Stockholm, October 7: The winner for the 2020 Nobel Prize in Chemistry has been awarded to Emmanuelle Charpentier and Jennifer A. Doudna. The duo have been awarded the Nobel Prize in Chemistry 'for the development of a method for genome editing'. According to the official release, the Royal Swedish Academy of Sciences has decided to award the Nobel Prize in Chemistry 2020 to Emmanuelle Charpentier from Max Planck Unit for the Science of Pathogens, Berlin, Germany and Jennifer A Doudna from the
University of California, Berkeley, USA.
Emmanuelle Charpentier and Jennifer A. Doudna have discovered one of gene technology’s sharpest tools: The CRISPR/Cas9 genetic scissors. Using these, researchers can change the DNA of animals, plants and microorganisms with extremely high precision. This technology has had a revolutionary impact on the life sciences, is contributing to new cancer therapies and may make the dream of curing inherited diseases come true. Nobel Prize in Physics 2020 Winners: Roger Penrose, Reinhard Genzel and Andrea Ghez Receive The Honour For Their Discoveries on Black Hole.
Here's the tweet:
— The Nobel Prize (@NobelPrize) October 7, 2020
Emmanuelle Charpentier published her discovery in 2011. The same year, she initiated a collaboration with Jennifer Doudna, an experienced biochemist with vast knowledge of RNA. Together, they succeeded in recreating the bacteria’s genetic scissors in a test tube and simplifying the scissors’ molecular components so they were easier to use.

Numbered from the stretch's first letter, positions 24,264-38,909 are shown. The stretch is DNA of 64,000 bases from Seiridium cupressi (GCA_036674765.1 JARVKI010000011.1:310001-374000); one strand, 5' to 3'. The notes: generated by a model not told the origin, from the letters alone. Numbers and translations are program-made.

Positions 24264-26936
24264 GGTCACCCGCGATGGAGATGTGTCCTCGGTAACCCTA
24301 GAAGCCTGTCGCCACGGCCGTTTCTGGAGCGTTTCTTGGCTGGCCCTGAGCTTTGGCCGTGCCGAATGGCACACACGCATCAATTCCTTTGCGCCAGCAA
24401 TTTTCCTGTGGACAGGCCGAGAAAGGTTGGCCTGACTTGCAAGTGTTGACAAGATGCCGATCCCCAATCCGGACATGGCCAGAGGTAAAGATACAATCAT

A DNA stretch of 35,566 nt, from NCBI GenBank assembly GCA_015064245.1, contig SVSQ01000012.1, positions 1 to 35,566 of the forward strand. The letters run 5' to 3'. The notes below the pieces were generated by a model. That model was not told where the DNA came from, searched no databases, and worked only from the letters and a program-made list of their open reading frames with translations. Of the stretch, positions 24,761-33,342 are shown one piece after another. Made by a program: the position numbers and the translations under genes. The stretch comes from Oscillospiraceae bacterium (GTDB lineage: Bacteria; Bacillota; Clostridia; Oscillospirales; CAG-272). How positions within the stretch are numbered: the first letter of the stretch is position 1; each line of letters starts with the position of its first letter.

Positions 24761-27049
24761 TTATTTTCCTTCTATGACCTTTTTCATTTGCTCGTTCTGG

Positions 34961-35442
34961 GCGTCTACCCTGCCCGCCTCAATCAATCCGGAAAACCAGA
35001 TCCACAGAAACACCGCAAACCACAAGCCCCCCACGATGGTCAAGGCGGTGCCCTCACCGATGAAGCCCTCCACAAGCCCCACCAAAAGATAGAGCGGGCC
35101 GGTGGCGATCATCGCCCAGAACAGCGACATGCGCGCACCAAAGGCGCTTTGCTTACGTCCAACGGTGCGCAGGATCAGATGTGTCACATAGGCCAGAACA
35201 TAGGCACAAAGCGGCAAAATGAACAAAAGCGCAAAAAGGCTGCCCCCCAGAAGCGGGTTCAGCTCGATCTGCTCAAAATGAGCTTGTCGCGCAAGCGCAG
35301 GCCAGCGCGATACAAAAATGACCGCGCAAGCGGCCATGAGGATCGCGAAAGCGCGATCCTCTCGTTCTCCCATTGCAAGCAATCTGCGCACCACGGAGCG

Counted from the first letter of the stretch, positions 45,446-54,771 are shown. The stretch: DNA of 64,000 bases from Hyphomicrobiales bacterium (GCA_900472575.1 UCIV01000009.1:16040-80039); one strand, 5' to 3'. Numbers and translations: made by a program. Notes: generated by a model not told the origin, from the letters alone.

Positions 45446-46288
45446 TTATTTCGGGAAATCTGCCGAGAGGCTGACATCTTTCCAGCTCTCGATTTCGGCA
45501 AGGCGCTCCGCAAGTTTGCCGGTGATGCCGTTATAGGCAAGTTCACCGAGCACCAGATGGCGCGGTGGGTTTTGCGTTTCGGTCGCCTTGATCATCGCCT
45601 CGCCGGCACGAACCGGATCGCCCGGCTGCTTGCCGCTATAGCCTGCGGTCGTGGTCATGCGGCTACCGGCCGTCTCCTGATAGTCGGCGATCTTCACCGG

What is Genome Editing:
Emmanuelle Charpentier and Jennifer A. Doudna have discovered one of gene technology’s sharpest tools: the CRISPR/Cas9 genetic scissors. In genome editing, researchers need to modify genes in cells if they are to find out about life’s inner workings. This used to be time-consuming, difficult and sometimes impossible work. Using the CRISPR/Cas9 genetic scissors, it is now possible to change the code of life over the course of a few weeks.
After Charpentier and Doudna discovered the CRISPR/Cas9 genetic scissors in 2012 their use has exploded. This tool has contributed to many important discoveries in basic research, and plant researchers have been able to develop crops that withstand mould, pests and drought. In medicine, clinical trials of new cancer therapies are underway, and the dream of being able to cure inherited diseases is about to come true. These genetic scissors have taken the life sciences into a new epoch and, in many ways, are bringing the greatest benefit to humankind.
Claes Gustafsson, chair of the Nobel Committee for Chemistry, said there is enormous power in this genetic tool, which affects us all. It has not only revolutionised basic science, but also resulted in innovative crops and will lead to ground-breaking new medical treatments.